According to the National Institute on Drug Abuse (NIDA), synthetic marijuana or synthetic cannabinoids are mind-altering chemicals made by humans that are sprayed onto dried shredded plants which can be smoked or vaporized. The use of synthetic marijuana, also known as Spice or K2, is unlike natural marijuana because of its more severe side effects.
Symptoms of Synthetic Marijuana Use
The Centers for Disease Control and Prevention (CDC) classifies synthetic marijuana as dangerous due to its neurological, psychiatric, and physical side effects.
“Synthetic cannabinoids can be much more potent. For example, an active ingredient, JWH-018, is five times more potent than THC. It is easy to overdose on synthetic marijuana. The negative effects include nausea and vomiting, confusion, intense anxiety, poor coordination, seizures, palpitations, and death,” Edythe London, PhD, Professor-in-Residence in Psychiatry and Biobehavioral Sciences at the University of California, Los Angeles tells WebMD Connect to Care.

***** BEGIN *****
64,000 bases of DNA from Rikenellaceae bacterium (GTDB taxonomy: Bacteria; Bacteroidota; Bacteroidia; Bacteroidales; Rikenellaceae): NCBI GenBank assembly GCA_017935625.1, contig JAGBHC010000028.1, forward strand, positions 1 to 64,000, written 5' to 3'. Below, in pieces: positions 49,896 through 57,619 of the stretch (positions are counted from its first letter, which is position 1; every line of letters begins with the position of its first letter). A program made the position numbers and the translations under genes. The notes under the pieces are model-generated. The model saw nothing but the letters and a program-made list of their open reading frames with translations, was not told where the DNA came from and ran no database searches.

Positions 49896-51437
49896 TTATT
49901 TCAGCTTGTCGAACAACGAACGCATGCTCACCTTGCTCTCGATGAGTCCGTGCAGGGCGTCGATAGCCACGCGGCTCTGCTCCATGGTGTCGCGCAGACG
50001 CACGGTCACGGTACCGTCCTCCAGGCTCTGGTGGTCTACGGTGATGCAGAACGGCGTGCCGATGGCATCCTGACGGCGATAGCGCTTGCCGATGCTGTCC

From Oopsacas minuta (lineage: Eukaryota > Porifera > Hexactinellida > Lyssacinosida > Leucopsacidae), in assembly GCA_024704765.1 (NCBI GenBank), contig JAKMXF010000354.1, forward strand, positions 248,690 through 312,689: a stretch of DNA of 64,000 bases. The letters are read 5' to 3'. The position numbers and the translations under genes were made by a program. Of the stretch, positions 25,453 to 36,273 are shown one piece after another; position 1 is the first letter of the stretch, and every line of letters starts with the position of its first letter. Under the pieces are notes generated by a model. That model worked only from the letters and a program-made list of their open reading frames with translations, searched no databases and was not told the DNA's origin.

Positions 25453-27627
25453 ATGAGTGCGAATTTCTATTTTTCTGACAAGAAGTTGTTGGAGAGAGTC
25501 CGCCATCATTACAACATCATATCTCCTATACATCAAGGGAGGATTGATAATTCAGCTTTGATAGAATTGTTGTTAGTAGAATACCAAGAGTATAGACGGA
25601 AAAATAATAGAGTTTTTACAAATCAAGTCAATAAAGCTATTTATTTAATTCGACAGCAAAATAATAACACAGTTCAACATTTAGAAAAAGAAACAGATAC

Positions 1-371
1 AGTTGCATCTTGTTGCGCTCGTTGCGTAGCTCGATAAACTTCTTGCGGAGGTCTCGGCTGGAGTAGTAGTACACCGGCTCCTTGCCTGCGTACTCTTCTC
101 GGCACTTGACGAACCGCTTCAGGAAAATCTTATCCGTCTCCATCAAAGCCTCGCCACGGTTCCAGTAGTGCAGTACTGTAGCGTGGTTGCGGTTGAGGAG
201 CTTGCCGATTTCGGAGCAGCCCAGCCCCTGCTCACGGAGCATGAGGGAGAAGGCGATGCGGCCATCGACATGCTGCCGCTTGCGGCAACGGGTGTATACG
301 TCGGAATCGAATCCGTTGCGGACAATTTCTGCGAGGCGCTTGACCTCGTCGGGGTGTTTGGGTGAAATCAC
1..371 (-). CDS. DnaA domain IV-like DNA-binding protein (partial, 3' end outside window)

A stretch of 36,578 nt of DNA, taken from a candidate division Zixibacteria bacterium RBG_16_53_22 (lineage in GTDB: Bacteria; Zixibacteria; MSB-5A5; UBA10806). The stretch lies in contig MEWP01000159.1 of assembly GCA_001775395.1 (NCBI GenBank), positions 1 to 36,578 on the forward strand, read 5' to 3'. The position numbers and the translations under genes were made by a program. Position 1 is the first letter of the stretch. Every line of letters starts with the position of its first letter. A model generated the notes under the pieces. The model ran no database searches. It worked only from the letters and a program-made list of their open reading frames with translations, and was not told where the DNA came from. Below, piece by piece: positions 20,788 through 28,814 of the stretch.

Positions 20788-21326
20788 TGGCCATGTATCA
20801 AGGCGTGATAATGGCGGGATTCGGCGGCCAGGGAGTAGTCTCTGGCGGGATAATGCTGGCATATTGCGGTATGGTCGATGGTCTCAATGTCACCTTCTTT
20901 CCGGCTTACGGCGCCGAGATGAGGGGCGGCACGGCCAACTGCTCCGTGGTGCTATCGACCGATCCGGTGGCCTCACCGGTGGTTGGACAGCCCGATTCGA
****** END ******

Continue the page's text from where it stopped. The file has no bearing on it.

Neurological Symptoms. According to a 2016 review published in the journal Current Psychiatry Reports, the neurological symptoms of synthetic marijuana use are:
- Inability to concentrate
Psychiatric Symptoms. In a 2018 study published by The Mental Health Clinician, the psychiatric symptoms of using synthetic marijuana can include:
- Violent behavior
- Suicidal thoughts
Physical Symptoms. In terms of the physical side-effects, using synthetic marijuana can take its toll on your heart in particular, according to a 2017 research published in Nature Reviews Cardiology. The physical side-effects of using synthetic marijuana include:
- Rapid breathing
- Fast heart rate
- Severe nausea and vomiting
- Chest pain
Synthetic marijuana is also an addictive drug that can lead to many problems when used long-term. Right now, experts are still researching the long-term impacts of synthetic marijuana use. According to the CDC, cardiovascular issues are a major risk factor when using synthetic marijuana for a long period of time. But, without solid data on what the drug can do over time, the CDC still strongly recommends encouraging your loved one to stop taking the drug immediately.
There are certain individuals who are at a higher risk of experiencing severe synthetic marijuana side-effects, including people with pre-existing mental illnesses and those who previously abused other recreational drugs.
Get Help Now
If you or a loved one is struggling with synthetic marijuana addiction, WebMD Connect to Care Advisors are standing by to help. The Substance Abuse and Mental Health Services Administration is another resource that may be helpful.